Feb. 17--An affiliate of Related Midwest is opposing the bankruptcy financing plan proposed by the Chicago Spire's developer, arguing that among other things, the funds carry a "pawn-shop like" interest rate.
RMW Acquisition Co. LLC, which owns the delinquent debt on the long-stalled project, also revealed in a court filing Monday that it offered debtor-in-possession bankruptcy funds to Shelbourne North Water Street, L.P. in December.
It was only on Feb. 10, according to RMW, that it was told that Shelbourne, headed by Irish developer Garrett Kelleher, had opted to partner with Northbrook-based Atlas Apartment Holdings LLC, and receive up to $250,000 in financing from Atlas to pay claims and emerge from bankruptcy protection.
While that investment could help satisfy claims in the bankruptcy case, Shelbourne and Atlas would then have to find additional financing to restart construction on what was to be a $1.5 billion, 2,000-foot twisting condominium tower designed by Santiago Calatrava at 400 N. Lake Shore Drive.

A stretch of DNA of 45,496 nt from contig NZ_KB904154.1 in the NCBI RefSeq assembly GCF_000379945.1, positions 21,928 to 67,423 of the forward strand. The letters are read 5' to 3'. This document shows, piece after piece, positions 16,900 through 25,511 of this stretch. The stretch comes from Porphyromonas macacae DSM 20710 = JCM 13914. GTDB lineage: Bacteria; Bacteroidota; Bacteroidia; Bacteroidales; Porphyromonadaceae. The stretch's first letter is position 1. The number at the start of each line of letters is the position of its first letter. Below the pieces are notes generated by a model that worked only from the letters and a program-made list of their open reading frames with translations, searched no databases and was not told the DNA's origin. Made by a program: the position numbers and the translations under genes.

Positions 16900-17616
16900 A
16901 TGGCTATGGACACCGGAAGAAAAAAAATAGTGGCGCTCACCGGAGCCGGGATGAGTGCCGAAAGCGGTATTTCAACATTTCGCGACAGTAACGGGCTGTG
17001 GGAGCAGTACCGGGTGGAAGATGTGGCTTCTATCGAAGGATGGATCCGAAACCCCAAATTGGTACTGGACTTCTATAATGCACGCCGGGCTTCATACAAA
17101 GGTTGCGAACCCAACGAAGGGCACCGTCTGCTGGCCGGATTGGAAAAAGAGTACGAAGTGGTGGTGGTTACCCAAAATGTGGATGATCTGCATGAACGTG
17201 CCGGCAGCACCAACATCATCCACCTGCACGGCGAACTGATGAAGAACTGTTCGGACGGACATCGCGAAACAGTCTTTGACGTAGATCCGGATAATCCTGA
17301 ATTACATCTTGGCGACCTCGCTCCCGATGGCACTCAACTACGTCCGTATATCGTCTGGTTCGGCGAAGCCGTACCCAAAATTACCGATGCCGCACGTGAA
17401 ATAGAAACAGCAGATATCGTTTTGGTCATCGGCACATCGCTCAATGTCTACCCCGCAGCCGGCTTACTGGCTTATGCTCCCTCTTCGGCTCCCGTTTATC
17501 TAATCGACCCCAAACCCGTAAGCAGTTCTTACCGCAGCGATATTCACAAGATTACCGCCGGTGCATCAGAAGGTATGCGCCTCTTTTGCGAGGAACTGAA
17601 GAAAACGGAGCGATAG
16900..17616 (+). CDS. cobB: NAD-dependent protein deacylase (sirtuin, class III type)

Progress on the project ground to a halt in 2008 when Kelleher was unable to secure additional financing for the Spire. Last summer, Related, whose other Chicago projects include high-end condo and apartment buildings, acquired the delinquent debt on the project. In October, it and other debtors forced Shelbourne into bankruptcy.
In its objection filed with the court Monday, Related said it had negotiated with Shelbourne to provide up to $1 million in bankruptcy financing that carried an 8 percent interest rate and few other conditions.
Its objection also notes that under the proposed deal with Atlas, if certain deadlines are not met, Atlas could end its investment, and could leave the Spire's receiver unable to pay the March property tax installment.The Atlas financing plan "makes no economic sense and the debtor is proposing it for one reason only: to lock up this bankruptcy case in favor of the non-competitive, non-transparent plan process contemplated by the Atlas Investment Agreement Motion," Related's filing stated.
The Atlas proposal "provides for exorbitant fees, a pawn-shop like 15 percent interest rate with an even higher 20 percent default interest rate," and among other things, "an inadequate $250,000 loan commitment which is projected to run out midway through this case, inviting unnecessary chaos when the estate can least afford it."
A spokeswoman for Related Midwest declined comment. An attorney for Shelbourne said the company is "reviewing the objection and will respond to the court."
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